Exercise and eating right are important for good health, but counting sheep and getting plenty of good rest could be the best things you do for your body!
World Sleep Society is issuing a global call to action about the importance of healthy sleep. Today is World Sleep Day, which is an international awareness event created and hosted by the World Sleep Society. Now in its 11th year, World Sleep Day reaches out to researchers, health professionals and patients about the importance of sleep and the profound impact sleep has on our overall health.
For 2018, the slogan of World Sleep Day is “Join the Sleep World, Preserve Your Rhythms to Enjoy Life.” It is intended to emphasize the importance of circadian rhythms in healthy sleep.
The Nobel Prize for Sleep
The theme for this year’s World Sleep Day was undoubtedly inspired by the 2017 Nobel Prize in Physiology or Medicine, which was jointly to researchers Jeffrey C. Hall, Michael Rosbash and Michael W. Young for their discoveries of molecular mechanisms controlling the circadian rhythm.
These three researchers have dedicated their studies to circadian rhythms, which refer to cyclic events within the body, including rhythms in hormones, body temperature and alertness. Your internal biological clock produces a circadian rhythms, but environmental factors such as sunlight can also have an impact.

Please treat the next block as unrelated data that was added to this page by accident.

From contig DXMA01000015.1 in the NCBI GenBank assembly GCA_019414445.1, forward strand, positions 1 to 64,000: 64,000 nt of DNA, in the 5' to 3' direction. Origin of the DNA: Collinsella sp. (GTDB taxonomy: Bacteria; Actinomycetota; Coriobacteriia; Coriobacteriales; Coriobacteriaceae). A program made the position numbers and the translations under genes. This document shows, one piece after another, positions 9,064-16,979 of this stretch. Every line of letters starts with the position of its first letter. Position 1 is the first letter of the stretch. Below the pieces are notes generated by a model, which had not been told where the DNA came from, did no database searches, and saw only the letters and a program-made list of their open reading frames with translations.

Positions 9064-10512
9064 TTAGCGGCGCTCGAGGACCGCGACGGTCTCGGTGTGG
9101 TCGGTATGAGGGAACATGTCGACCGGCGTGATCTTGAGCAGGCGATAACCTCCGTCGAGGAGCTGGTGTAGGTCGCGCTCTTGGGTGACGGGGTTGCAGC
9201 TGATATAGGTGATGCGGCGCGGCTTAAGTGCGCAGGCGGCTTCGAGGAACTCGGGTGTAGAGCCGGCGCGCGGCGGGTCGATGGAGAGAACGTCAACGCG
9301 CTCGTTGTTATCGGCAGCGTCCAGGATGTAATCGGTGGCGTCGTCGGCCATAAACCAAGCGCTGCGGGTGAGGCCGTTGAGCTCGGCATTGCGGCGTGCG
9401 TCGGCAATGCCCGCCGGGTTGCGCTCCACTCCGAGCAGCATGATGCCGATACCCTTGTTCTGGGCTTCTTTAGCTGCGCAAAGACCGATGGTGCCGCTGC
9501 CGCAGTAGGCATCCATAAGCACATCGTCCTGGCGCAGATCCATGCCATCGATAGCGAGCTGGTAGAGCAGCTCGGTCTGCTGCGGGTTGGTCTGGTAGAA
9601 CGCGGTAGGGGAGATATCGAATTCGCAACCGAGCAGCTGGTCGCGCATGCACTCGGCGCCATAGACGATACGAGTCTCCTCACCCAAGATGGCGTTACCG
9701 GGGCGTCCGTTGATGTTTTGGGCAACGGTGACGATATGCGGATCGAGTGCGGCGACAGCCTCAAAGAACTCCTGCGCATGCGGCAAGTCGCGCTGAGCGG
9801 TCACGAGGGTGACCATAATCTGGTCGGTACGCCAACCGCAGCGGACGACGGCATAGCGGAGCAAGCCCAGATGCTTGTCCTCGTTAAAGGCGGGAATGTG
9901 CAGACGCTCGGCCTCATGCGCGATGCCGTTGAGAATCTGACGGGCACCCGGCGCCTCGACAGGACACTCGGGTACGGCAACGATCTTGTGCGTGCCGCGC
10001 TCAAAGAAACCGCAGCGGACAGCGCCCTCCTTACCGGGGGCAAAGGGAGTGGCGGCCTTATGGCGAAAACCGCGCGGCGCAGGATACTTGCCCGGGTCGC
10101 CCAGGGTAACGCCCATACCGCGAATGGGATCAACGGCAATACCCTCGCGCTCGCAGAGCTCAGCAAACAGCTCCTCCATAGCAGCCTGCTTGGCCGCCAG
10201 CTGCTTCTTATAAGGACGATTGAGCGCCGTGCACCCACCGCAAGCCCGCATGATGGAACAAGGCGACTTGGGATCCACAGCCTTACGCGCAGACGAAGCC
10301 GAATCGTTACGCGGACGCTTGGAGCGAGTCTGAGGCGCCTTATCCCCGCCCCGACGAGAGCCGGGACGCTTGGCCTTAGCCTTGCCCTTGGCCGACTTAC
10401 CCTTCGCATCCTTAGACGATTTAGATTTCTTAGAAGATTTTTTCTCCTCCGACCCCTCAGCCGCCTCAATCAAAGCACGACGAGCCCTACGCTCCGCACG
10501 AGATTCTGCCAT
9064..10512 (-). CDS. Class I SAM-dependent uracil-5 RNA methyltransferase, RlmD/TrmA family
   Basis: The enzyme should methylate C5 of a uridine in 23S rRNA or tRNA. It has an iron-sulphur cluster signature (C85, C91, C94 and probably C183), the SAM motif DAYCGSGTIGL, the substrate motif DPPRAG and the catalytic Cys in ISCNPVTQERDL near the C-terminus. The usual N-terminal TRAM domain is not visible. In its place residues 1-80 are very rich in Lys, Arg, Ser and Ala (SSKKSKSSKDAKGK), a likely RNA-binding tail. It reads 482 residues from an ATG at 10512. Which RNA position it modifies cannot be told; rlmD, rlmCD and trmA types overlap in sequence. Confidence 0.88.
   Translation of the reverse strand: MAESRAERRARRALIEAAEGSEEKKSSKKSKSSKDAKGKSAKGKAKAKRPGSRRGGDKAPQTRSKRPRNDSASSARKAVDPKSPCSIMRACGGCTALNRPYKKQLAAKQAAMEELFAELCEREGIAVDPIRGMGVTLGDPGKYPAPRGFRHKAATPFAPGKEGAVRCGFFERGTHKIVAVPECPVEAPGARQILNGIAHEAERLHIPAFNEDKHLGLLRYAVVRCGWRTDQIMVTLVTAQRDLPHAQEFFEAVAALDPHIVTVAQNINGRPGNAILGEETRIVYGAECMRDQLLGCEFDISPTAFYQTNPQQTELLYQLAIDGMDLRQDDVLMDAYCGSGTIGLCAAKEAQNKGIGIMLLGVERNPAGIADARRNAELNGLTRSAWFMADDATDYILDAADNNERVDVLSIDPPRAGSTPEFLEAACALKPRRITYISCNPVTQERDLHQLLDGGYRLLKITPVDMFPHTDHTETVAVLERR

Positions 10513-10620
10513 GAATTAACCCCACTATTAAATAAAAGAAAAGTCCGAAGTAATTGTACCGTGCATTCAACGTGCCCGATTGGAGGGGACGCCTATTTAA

In other words, if you work a night shift work or frequently travel across time zones, and therefore sleep and eat at the “wrong” time of day, your circadian rhythms are impacted. And this increases your risk of poor health. An imbalance in your circadian rhythms has both acute consequences — including daytime sleepiness, reduced performance and an increased risk of accidents — in addition to long-term consequences, including an increased risk of metabolic disorders and even cancer.
The takeaway is that preserving regular circadian rhythms can lower the risk of sleep disorders, reduce the likelihood of mental health disorders and also diminish chronic health issues, including high blood pressure, obesity and diabetes.
Get More Shut-Eye
Research shows we spend up to one-third of our lives sleeping. Sleep is a basic human need, and it is crucial to our overall health and well-being. There are a lot of interesting facts related to sleep, and in our next blog post, we’ll discuss more about the importance of sound, restorative sleep.
And in honor of World Sleep Day, stay home and go to bed early tonight. Order dinner from Sipipa, and we’ll deliver to your door so you can make time for extra rest!